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Re: Math on the web without MathML (CSS 2.1 rendering for HTML and XML)

From: Mark P. Line <mark@polymathix.com>
Date: Tue, 18 Jul 2006 11:41:34 -0500 (CDT)
Message-ID: <1294.69.91.14.68.1153240894.squirrel@webmail8.pair.com>
To: www-math@w3.org

juanrgonzaleza@canonicalscience.com wrote:
>
> Mark P. Line wrote:
>>
> juanrgonzaleza@canonicalscience.com wrote:
>>
>>> Well, the most important feature of standards is that standards may
>>> work.
>>> Standard can be both improved and replaced. Improved when changes are
>>> minimal and changed when a new paradigm holds.
>
>> But not at the same time.
>
> Then why was ISO 12083 improved whereas MathML 2 proposed?
>
> Why is LaTeX being improved today whereas MathML also?

My point was that it doesn't make any sense to work at both improving and
replacing a particular standard at the same time.

But to answer your questions at face value:

ISO 12083 has an enormous scope compared to that of MathML. It's like
asking why is Java being improved today as well as the MasterCook file
format.

LaTeX and MathML are best practice for different, possibly disjunct, types
of problems. They or their successors will continue to co-exist until we
AI guys figure out a way to do symbolic computation/manipulation,
interactive presentation and production typesetting from a single,
human-friendly input scheme (voice? handwriting? VR? telepathy? all of the
above?). Even then, they're likely to coexist in backends as conversion
targets for a long time after that.


> Reply also apply to MathML. Improving of MathML can be useful in small
> changes satisfying MathML users.
>
> Alternative to MathML is needed for users rejecting or not using MathML.

Okay, that makes sense. I didn't understand that you recognized the
existence of satisfied MathML users.

So you don't mean "replace" MathML in the sense of making it go away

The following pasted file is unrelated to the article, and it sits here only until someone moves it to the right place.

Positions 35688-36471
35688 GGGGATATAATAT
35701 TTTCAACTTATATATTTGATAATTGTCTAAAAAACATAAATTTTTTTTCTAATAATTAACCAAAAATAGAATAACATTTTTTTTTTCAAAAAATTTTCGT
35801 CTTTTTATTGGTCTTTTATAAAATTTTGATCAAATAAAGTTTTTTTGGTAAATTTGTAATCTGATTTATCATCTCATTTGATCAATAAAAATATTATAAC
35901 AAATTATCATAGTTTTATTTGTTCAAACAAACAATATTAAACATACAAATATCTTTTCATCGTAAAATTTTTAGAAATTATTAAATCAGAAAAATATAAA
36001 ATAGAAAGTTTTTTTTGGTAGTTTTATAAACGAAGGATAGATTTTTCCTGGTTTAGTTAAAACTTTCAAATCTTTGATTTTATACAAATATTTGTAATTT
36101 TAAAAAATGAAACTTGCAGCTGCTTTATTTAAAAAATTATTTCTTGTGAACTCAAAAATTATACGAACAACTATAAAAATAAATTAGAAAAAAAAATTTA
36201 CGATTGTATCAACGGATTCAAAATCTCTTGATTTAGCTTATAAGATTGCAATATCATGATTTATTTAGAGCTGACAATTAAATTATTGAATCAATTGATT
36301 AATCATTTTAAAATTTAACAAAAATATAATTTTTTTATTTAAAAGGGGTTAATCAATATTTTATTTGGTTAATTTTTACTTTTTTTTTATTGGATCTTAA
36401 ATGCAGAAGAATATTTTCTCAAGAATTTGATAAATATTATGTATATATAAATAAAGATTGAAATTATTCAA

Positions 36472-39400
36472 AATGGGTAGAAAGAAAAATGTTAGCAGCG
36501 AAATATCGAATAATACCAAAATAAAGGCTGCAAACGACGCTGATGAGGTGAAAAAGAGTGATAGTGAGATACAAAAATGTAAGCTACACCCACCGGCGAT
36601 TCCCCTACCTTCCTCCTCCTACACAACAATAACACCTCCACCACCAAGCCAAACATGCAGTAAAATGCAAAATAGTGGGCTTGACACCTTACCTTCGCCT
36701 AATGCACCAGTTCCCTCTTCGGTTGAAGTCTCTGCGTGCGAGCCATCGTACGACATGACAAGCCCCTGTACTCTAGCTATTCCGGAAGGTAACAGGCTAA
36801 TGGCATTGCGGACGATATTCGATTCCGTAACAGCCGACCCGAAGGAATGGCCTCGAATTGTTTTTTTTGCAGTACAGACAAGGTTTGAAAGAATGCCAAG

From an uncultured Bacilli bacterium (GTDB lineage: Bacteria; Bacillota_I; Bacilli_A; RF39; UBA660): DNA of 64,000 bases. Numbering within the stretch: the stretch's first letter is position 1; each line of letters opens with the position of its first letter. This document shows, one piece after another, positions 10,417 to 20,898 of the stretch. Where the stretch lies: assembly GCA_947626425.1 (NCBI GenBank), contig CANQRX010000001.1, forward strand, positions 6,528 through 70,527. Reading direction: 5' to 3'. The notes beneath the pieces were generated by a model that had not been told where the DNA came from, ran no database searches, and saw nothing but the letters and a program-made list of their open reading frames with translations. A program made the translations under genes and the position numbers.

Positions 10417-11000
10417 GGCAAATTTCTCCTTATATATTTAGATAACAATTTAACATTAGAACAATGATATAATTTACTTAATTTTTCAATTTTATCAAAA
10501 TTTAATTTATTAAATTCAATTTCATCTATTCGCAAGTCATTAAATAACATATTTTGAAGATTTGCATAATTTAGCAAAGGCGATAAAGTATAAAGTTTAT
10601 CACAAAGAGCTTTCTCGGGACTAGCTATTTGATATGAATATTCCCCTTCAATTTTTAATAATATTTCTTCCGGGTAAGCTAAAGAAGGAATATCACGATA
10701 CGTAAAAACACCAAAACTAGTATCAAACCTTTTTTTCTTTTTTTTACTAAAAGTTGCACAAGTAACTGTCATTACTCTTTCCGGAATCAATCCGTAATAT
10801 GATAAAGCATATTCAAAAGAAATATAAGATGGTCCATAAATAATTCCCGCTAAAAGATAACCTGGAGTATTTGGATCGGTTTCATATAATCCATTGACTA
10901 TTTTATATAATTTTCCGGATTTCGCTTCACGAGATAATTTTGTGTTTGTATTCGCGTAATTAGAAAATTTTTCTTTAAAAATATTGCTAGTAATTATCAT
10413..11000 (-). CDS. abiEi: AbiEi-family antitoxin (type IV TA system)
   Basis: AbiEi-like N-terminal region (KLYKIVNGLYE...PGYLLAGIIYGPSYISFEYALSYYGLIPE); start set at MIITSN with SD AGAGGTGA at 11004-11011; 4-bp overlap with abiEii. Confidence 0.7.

entirely, which is what I thought you meant. You only mean "replace"
MathML by some other approach for certain tasks, which is indeed
compatible with simultaneously improving MathML for the tasks you think
it's good for. (I don't think of the latter as "replacement" but rather as
"selection".)

So, what tasks do you think MathML is good for?

With the understanding that you are not a native speaker of English and
that I only understand perfectly about 40% of what you write, I'd like to
ask if you could please be more clear about which of your suggestions are
intended as improvements on MathML and which are intended as guidelines
for choosing an alternative approach for certain tasks -- and especially
what those tasks are.

I'd like to understand the issues better, but I'm a complete agnostic when
it comes to the rendering wars.


>> I don't think it's reasonable to expect MathML to become obsolete in any
>> plannable timeframe, and it happens to be best practice for what I need
>> it for.
>
> Then simply use it. Standards are for that. But many other people dislike
> MathML and can use another stuff. What is the problem?

As I said above, I hadn't understood that you recognize the existence of
satisfied MathML users. If you do, then there may not be a problem.


> So far as I can see you are using content MathML.

Yes, because it's embedded in CellML and SBML and because I also need to
be able to discretize and simulate artificial society and other
agent-based models from systems of diffeq's.


> Neil recognized that content MathML was not so well-thought.

Had the W3C asked *me* to design an XML-conformant math content standard,
I'm sure the result would be far superior to content MathML for my
purposes. But they didn't, so it's not. But I'll live. Even if I did
choose to come up with my own language, I'd still be translating MathML
into a subset of it. The train has already left the station.


> Some people has strongly rejected content MathML and OpenMath.

That's okay. I've strongly rejected perl, C++, Windows, MS-Word, .NET and
J2EE, in spite of what the majority would have me do. I'm used to being
weird. If I weren't weird, I'd be normal. And then where would I be?


> I think that many people think that content MathML is not the correct
> way, therefore they would like alternatives.

That's fine. If a different standard takes the place of MathML, especially
in its embedded role in computational biology standards, I'll be happy to
use that instead.


-- Mark

Mark P. Line
Polymathix
San Antonio, TX
Received on Tuesday, 18 July 2006 16:41:40 GMT

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